By FOR Peace Presence Accompanier Julia Schutt
Since its formation in 1997, the Peace Community of San José de Apartadó has lived through a steady stream of trials, tribulations, and tragedies. Today marks the ten-year anniversary of one of the Community’s darkest chapters. On February 21 and 22, 2005, in collaboration with paramilitaries, the Colombian military brutally massacred eight people in the Peace Community’s hamlets of Mulatos and La Resbalosa. Among the dead were Community co-founder and leader Luis Eduardo Guerra and three young children.
After the massacre, the military denied involvement, presented false testimony, and publicly derided the Peace Community’s integrity. Equally disturbing was the attitude displayed by then President Álvaro Uribe, who stood behind the Army and claimed that the Community and its defenders were linked to the FARC. Shortly thereafter, ignoring the 2000 Inter-American Court Protective Measures and their requirement for Community consensus, a police station was installed within the boundaries of the San José Peace Community. This is a station that had previously been opposed by murdered spokesperson Luis Eduardo Guerra. As a result of the killings and the government’s cynical response, the San José Peace Community entered into ‘rupture’ with the state, formally breaking ties and communication. The resolution of this rupture is contingent on the meeting of four conditions, of which—ten years later—only one has been met.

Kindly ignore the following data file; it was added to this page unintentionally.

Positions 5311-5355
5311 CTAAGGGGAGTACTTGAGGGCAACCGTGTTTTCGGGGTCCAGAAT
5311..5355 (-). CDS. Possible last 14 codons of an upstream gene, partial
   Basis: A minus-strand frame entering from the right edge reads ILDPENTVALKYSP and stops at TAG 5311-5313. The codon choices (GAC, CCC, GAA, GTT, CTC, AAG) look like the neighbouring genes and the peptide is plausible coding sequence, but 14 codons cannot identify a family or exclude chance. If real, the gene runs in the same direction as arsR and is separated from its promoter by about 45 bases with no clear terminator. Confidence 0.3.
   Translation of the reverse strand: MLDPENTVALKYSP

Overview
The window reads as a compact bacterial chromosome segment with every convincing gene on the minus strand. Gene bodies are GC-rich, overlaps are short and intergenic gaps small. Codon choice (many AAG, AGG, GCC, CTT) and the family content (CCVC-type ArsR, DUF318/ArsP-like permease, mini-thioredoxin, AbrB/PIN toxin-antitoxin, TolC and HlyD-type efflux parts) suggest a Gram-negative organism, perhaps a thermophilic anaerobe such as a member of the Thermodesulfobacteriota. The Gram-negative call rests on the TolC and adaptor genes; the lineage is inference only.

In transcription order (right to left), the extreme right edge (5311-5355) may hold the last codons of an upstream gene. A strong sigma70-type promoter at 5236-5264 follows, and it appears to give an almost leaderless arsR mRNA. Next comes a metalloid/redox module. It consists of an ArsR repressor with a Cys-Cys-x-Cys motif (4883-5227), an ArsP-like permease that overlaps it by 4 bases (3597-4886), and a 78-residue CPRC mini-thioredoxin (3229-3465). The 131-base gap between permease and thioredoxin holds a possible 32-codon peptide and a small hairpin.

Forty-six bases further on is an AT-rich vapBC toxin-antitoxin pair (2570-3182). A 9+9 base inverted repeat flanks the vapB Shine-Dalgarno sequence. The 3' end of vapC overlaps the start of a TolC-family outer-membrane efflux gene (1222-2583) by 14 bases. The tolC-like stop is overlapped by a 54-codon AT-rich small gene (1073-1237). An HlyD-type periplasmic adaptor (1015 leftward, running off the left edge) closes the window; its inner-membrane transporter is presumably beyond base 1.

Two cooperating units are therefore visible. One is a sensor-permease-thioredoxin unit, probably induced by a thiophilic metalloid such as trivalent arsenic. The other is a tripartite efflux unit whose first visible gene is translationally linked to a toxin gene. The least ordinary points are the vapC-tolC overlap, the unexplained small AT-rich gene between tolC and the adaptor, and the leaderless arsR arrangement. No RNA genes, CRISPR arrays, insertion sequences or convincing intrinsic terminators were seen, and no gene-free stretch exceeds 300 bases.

The conditions for renewed relations with the state, as laid out by the Community following the massacre, were: revocation of the newly instated police post in the urban center of San José de Apartadó; rectification of the defamation against the Peace Community; recognition of humanitarian zones proposed by the Community; and construction of a Justice Evaluation Commission to investigate the crimes perpetrated against the San José Peace Community and its fellow small-scale farming neighbors.